Supervisors who are supportive of exercise, recreation, and pastimes have a big influence on the employee’s ability to shift out of the work mind and get the relaxation, social interaction, or detachment they need for recovery. Job strain and time pressure over the course of the day tax mental resources, requiring extra effort to get anything done. If energetic and self-regulation resources burned up over the course of the day aren’t replaced, it comes out of our performance hide the next day and the next in the form of fatigue, researchers have found. The toll has to be countered on a daily basis. 

READING THE SIGNALS

When managers don’t signal that it’s okay to step back after work, the Bennett, Gabriel study found that employees are more prone to take work home with them and to ponder work issues. This tends to occur when supervisors and employees have a very tight connection, which is usually a good thing, especially for employee engagement. But when people are very close to their leaders, they want to help them out more, even to their detriment of not being able to let the office go after work and doing more than they can do well.

It starts with something as basic as asking what a staffer is doing to recharge and refuel. Inquire about hobbies. What do they do for exercise? Let them know that performance is the sum total of the whole person—energy, health, optimism, and mood. People who go home with negative affect and stress that is not alleviated come back to work the next day with negative affect. Let employees know you want them to leave the workday at the office and live a healthy life outside it, since a fresh and energized mind is the key to productivity in the knowedge economy.

So what can we do to restore resources at the end of the day and shut off the stress loop? Let’s look at the four main routes to work recovery: psychological detachment, relaxation, mastery, and control. Studies show that these recovery processes can reduce fatigue, increase work engagement (Brummelhuis, Bakker) and improve health and well-being (Sonnentag, Binnewies, Mojza).

 FOUR RECOVERY KEYS

1. Psychological detachment. This is a fancy description of something pretty logical. Stop thinking about work and the worries that flow from it. It's easier said than done, though, when the adrenaline is high after a tough day and/or commute, and the rumination parade of projected anxieties is under way.

Continuing to think and talk about work issues keeps you mentally at work, so find ways to change the subject. Another option is to create physical and electronic barriers to prevent the default to a desk or work emails and help separate work and home. Imagine yourself flipping a light switch off as you leave work. You’ve switched over to another job now, your life.

2. Relaxation. There is a false belief in our work culture that you have to be at the threshold of pain or near collapse before you are entitled to relax. Taking care of yourself needs no justification. Relaxation is built in to the human physiology. Activation periods of stress are meant to be followed by the reparative parasympathetic system of rest and maintenance. Relaxing is essential to recover and restore the body and the brain's equilibrium to pre-stressor levels.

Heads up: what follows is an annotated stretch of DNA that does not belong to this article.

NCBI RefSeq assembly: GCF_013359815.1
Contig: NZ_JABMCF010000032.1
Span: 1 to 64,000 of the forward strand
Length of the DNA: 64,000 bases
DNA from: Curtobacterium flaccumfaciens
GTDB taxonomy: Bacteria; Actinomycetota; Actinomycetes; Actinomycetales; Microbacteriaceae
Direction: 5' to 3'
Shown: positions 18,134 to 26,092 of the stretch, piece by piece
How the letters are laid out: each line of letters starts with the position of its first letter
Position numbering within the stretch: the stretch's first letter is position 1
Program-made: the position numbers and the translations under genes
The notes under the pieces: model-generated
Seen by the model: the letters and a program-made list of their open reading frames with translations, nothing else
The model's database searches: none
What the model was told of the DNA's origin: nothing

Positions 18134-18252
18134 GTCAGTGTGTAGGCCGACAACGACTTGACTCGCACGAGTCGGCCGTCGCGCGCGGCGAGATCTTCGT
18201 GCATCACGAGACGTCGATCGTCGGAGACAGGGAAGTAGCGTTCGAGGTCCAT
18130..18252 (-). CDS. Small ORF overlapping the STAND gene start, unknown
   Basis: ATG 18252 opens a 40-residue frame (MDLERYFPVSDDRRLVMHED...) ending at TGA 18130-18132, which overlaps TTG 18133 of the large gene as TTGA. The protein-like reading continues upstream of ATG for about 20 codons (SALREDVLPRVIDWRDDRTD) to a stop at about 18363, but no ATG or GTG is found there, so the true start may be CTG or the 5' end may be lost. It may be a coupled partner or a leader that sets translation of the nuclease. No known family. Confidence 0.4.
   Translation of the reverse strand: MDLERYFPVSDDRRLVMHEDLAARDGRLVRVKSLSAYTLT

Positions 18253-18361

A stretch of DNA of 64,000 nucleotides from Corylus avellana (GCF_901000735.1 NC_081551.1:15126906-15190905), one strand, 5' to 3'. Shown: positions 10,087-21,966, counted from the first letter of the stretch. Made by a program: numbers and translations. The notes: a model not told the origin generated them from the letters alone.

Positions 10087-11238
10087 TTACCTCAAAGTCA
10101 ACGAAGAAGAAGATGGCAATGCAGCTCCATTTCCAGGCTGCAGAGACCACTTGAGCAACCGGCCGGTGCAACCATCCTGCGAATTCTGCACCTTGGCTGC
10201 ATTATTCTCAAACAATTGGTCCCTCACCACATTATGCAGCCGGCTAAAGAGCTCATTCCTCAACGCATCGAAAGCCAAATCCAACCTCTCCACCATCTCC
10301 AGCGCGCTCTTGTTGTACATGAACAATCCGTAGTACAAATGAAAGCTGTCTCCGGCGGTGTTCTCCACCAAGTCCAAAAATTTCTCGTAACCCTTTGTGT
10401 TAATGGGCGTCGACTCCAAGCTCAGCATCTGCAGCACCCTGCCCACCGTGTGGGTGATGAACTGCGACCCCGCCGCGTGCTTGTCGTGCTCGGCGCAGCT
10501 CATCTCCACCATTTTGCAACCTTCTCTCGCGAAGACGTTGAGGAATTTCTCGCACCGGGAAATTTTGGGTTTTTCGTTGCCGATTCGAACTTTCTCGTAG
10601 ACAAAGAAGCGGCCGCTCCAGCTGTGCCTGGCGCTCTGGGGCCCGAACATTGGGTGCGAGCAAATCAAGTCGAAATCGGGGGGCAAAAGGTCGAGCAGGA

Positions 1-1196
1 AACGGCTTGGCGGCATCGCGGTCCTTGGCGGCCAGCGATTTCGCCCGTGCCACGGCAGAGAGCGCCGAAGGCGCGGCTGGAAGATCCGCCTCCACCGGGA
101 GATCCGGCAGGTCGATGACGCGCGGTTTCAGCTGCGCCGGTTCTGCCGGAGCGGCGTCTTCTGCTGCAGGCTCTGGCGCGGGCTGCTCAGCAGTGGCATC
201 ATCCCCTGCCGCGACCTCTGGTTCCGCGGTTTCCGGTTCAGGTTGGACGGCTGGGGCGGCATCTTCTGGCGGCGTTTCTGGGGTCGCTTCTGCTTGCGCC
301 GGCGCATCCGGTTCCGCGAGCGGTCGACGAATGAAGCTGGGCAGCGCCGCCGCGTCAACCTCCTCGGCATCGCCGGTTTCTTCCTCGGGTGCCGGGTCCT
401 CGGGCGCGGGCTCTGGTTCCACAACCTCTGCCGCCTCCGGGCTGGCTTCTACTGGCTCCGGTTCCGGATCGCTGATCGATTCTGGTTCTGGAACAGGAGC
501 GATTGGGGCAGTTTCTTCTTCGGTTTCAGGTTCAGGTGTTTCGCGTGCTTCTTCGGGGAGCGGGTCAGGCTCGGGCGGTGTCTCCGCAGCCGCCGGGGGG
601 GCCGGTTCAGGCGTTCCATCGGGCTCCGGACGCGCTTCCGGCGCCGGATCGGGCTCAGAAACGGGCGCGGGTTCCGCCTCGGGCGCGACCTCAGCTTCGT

Create a buffer zone when you get home from work of 30 minutes or more if you can to do what you like to do to relax—go for a run, meditate, hit the gym, listen to music (one of the best stress shifters since stress is dependent on dire mood). Make it a routine. 

3. Mastery. Research shows that mastery experiences are one of the best ways to promote recovery and knock out stress. These are activities done outside of work that allow for personal growth, skill-building, and learning. We all have three core needs--autonomy, competence, and conection with others. Mastery experiences put us in touch with these needs and get us aligned with who we are. 

Whether it’s cycling, salsa dancing, learning a musical instrument or a language—studies show that the mastery process can shut off stress activation even in the middle of work, at lunchtime, as well as at home. Identify things you want to learn, potential passions, and you crowd out negative affect with positive autonomy and competence. A passion can add eight hours of joy to your week, the ultimate antidote to stress.

4. Control. The activating ingredient in stress is control, or rather, the lack of it. The more control, or latitude, we feel we have over a stressor, the less perceived stress. There are two sides of the control issue, control at work, i.e., having the ability to make some decisions about work processes, not the work itself, and leisure control, deciding how to spend your off-hours. Find ways during the day to experience more choice over how you work, or get a shot of it on a break. One study found that playing a computer game on a break increases recovery (Reinecke). 

Increased leisure control reduces strain by helping you feel more in charge of your life and able to put aside a bad day with something that lifts you up and is autonomous. The idea here is to identify what you, not others, like to do for fun and recreation and indulge it regularly. You have to be entrepreneurial about your leisure activities. No one can choose them or make them happen but you. Most of what we do outside of work is ad hoc, minus thought or planning. Put leisure ideas and activities on the calendar, or they don’t happen. Take your life as seriously as your work.

The strain-stress cycle is pretty simple in its insidiousness. It goes off automatically and we react on reflex, fanning the false alarms with rumination and helplessness. The solution is getting off autopilot,  contesting stress, and engaging in recovery processes that help us get back to the pre-stress state. Work recovery science shows us the way forward, that managing stress is both a proactive work AND life process in which we learn how to put McCartney’s advice to work. And let it be.

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Tags: stress management, stress management training, stress relief, work stress, work recovery, burnout